Michele Mosca

Securing our Digital Future

University of Waterloo Professor Michele Mosca cracks the coded puzzle that is cybersecurity.


Michele Mosca is a Professor of Combinatorics and Optimization at the University of Waterloo and co-founder and the Deputy Director of the Institute for Quantum Computing. We asked everything from why he chose his field of study to what he does for fun in hopes of giving you a better understanding of what goes on outside the lab for one of the best minds in Canadian research.

What inspired you to become a scientist?
When I was in high school, a family friend pointed me to some enriched mathematics night classes led by Bruce White in Windsor, so I tried it out. Students from across Windsor and Essex County worked on math problems from various mathematics competitions. This was fun and challenging and led to my interest in mathematics problems solving.

Advanced studies in mathematics led me to cryptography research, which is another form of puzzle or challenge, and underpins cybersecurity.

Being a scientist simultaneously allows me to work on resolving interesting problems and do research that underpins the future of cybersecurity and new quantum technologies that will solve important problems for humanity.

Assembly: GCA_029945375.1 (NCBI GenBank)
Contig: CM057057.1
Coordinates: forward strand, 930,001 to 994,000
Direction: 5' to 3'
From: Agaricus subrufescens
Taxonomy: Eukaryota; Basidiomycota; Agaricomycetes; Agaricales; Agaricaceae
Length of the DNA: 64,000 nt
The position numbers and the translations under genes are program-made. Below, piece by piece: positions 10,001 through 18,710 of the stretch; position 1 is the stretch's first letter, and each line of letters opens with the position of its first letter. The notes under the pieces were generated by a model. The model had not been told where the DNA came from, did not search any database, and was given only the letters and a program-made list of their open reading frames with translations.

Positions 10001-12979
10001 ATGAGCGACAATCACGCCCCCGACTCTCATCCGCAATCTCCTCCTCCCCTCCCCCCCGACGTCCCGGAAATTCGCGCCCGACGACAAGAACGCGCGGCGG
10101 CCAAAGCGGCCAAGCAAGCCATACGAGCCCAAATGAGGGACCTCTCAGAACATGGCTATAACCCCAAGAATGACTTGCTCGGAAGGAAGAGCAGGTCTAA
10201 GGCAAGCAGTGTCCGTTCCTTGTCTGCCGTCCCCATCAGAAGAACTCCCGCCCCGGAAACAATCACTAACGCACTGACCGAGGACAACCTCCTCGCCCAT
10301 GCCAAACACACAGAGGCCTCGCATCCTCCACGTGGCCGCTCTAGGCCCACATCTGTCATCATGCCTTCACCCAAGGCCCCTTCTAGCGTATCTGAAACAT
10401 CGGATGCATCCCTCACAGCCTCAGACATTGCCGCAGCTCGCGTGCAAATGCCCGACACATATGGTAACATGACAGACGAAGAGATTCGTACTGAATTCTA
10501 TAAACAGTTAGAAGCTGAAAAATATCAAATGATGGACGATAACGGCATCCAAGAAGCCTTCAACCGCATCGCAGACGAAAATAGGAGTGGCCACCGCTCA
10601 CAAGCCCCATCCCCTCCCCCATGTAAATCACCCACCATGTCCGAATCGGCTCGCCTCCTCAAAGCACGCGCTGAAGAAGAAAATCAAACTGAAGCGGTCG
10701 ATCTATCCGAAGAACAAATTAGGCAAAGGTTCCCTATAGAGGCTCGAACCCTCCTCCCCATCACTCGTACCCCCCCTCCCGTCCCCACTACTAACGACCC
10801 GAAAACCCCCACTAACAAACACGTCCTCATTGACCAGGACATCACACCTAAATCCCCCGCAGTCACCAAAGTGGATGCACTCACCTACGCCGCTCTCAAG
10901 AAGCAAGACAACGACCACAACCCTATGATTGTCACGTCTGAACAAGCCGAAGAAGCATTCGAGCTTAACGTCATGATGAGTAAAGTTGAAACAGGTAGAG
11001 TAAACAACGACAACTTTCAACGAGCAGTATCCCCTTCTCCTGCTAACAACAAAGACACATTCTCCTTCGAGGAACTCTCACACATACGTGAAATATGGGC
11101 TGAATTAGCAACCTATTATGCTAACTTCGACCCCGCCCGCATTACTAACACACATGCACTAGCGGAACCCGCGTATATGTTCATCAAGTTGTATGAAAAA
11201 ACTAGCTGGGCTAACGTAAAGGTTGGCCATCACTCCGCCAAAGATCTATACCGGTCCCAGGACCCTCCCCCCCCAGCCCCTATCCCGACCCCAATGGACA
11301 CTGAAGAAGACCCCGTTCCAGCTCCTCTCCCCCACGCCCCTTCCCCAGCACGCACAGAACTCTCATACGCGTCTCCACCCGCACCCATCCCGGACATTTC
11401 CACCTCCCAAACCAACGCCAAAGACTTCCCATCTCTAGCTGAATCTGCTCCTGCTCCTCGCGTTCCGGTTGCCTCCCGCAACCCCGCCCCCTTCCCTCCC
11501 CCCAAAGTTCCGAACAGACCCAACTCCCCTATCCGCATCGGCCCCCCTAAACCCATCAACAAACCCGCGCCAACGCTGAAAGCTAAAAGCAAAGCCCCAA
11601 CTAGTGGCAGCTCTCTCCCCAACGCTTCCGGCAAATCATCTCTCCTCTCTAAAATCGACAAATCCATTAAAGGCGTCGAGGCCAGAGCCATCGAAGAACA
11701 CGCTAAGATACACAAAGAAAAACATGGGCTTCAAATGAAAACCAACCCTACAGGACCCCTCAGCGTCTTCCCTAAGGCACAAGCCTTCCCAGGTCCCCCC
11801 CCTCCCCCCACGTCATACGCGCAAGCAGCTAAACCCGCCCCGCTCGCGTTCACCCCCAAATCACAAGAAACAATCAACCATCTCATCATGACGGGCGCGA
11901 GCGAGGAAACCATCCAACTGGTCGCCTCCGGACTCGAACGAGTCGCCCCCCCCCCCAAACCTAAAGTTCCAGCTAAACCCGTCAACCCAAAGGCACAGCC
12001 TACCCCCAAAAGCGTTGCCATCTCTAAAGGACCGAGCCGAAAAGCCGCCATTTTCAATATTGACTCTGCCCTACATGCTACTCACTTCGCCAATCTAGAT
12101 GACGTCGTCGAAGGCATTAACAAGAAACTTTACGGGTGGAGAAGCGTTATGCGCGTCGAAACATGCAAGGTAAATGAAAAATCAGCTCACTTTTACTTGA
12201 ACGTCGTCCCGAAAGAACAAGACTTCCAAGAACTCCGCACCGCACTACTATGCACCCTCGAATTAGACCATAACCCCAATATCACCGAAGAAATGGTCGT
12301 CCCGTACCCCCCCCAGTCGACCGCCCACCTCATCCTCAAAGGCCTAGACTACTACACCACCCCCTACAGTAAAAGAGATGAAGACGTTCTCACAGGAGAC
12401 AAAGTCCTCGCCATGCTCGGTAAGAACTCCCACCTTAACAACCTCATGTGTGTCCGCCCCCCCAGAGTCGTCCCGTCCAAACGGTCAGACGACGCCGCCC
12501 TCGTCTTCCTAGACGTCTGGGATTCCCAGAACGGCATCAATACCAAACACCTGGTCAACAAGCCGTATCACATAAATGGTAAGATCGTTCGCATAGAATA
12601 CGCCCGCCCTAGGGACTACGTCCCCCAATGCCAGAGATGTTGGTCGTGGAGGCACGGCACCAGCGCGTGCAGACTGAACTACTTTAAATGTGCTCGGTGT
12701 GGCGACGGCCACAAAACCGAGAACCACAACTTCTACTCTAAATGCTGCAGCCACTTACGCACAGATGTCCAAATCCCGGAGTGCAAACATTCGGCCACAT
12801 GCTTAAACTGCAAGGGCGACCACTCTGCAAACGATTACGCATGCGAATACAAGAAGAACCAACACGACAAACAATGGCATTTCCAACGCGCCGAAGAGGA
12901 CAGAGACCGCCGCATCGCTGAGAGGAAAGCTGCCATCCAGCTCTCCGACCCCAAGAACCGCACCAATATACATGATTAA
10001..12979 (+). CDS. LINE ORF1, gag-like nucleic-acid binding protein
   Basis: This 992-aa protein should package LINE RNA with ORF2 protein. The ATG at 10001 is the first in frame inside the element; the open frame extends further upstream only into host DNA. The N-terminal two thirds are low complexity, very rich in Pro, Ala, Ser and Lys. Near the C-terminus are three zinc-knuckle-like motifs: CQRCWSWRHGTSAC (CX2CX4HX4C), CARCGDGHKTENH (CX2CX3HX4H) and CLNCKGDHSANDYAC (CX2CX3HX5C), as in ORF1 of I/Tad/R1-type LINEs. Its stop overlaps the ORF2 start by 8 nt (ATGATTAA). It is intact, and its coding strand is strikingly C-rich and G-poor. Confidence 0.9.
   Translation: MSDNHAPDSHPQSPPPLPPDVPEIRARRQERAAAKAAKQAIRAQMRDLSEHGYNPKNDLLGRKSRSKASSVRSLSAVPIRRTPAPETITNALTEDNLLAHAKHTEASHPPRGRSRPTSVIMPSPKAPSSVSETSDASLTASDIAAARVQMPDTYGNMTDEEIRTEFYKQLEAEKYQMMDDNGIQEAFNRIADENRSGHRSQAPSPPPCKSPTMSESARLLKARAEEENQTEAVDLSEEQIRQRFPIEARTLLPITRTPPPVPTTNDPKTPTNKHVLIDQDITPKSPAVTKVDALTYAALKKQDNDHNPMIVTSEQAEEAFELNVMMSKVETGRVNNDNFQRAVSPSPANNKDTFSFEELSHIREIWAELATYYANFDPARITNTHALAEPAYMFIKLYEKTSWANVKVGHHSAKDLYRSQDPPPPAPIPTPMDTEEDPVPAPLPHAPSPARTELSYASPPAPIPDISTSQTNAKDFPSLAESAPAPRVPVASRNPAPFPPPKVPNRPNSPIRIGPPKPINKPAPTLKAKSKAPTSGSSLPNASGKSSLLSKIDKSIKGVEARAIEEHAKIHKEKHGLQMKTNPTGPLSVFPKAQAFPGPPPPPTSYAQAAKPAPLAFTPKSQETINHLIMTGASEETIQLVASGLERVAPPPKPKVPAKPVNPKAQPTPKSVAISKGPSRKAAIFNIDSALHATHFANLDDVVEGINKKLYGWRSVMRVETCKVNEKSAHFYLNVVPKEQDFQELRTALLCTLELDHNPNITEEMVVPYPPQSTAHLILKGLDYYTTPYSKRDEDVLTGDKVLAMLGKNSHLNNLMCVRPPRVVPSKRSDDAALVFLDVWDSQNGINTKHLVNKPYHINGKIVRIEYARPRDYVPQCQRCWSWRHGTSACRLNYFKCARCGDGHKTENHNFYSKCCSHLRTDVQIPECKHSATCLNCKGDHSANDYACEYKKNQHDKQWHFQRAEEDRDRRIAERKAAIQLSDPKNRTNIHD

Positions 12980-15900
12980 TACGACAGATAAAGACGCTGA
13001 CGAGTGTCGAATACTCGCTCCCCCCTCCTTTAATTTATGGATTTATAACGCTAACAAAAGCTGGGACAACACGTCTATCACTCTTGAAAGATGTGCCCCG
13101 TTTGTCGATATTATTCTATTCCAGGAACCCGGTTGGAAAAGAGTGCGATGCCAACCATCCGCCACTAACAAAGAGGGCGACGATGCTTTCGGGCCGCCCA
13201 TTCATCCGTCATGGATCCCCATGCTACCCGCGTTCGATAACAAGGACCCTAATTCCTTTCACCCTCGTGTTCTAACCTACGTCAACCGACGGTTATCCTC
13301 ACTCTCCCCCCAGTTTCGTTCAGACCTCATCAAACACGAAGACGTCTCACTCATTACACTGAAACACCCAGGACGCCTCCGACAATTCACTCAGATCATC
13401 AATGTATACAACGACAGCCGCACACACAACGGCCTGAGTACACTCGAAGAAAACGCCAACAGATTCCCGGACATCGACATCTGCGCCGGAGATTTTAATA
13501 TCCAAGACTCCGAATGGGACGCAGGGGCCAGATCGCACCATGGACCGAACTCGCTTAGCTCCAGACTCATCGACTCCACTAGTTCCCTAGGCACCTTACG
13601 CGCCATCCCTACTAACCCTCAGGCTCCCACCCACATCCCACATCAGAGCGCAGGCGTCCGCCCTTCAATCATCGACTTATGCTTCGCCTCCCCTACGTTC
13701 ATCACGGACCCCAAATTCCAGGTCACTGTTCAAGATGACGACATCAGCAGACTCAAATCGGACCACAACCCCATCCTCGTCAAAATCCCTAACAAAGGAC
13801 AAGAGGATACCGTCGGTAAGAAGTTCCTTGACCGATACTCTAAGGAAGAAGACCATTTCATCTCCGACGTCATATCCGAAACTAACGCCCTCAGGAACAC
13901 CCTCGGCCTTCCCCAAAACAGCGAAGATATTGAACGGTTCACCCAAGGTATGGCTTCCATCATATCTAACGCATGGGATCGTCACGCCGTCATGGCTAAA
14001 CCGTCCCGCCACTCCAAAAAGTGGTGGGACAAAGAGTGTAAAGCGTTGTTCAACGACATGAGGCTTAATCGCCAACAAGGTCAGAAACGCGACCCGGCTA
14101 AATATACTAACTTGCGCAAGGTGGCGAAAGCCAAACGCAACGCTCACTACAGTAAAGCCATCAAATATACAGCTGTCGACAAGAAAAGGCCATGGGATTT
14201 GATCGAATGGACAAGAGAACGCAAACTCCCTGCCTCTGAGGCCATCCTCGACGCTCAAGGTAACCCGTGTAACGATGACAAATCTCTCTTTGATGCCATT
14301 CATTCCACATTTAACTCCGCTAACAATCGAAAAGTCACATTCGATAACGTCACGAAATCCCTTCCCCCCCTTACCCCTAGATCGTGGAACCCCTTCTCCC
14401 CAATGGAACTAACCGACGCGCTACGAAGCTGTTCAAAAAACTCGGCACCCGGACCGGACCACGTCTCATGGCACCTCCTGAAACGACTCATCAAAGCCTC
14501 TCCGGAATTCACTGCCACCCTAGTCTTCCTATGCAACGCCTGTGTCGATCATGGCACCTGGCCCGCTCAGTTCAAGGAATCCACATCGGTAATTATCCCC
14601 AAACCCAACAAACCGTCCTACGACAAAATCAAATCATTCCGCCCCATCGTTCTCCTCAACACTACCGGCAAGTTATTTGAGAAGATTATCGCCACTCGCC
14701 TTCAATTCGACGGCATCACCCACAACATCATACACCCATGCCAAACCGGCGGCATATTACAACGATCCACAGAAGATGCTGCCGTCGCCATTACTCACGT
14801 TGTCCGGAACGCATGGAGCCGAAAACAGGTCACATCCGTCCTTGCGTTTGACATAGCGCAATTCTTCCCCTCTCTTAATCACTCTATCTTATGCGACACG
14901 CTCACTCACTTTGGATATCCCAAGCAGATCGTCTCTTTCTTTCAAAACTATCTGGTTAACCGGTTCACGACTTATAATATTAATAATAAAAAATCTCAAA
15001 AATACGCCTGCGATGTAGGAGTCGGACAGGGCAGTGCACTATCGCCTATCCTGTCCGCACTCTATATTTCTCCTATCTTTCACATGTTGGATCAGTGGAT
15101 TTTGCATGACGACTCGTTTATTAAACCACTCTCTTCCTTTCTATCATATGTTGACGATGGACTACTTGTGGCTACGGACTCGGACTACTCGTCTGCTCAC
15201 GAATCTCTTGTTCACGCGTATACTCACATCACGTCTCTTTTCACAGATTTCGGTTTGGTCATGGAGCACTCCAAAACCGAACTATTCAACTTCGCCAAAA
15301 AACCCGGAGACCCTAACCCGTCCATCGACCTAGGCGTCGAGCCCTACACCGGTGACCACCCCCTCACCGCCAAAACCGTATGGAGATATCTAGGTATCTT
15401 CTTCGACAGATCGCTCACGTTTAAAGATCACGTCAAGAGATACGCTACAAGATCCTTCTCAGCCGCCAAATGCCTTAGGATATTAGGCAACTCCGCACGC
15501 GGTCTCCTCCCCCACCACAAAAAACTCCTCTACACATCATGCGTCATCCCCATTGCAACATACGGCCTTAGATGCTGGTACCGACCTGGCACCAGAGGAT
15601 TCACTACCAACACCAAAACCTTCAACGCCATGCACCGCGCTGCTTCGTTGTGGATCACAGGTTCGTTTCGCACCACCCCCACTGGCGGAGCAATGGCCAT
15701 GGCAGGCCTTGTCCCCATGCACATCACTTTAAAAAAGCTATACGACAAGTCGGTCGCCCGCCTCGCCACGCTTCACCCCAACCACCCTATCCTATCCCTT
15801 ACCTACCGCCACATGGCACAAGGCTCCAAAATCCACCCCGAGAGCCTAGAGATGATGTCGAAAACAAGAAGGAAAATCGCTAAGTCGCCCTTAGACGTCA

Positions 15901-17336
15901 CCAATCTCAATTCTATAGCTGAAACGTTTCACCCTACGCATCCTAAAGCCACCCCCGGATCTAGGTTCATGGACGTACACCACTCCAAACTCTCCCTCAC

What I love about being a scientist is discovering new truths about the world and sharing these new discoveries.

How will your research make a difference in our lives?

In a world where cyber-technologies are a part of nearly every aspect of our lives, cyber-safety is an essential part of safety in general.

My research underpins cybersecurity in a world with quantum technologies.

In particular, quantum computers redefine which cryptographic codes are secure and which are not. Unfortunately, some of the  most important tools used today, for example, to guarantee that your daily auto-updates are genuine, and not malicious malware, will be broken by large-scale quantum computers.

So we need to discover, develop and deploy new codes that will be secure before this threat becomes a reality.

My research also develops the power of large-scale quantum computers, which will help design next-generation materials, optimize the design and operation of complicated systems, optimize the allocation of precious resources, and many things we haven’t discovered yet.

What do you like to do for fun?
Play table soccer.

What do you consider your greatest achievement?
My kids.

If you could do any profession other than your own, what would it be?
Linguist. I grew up with several languages, and liked studying languages as a student, understanding the patterns and recognizing the connections between languages.

What advice would you give young researchers?
Don’t be afraid to respectfully disagree with your supervisor.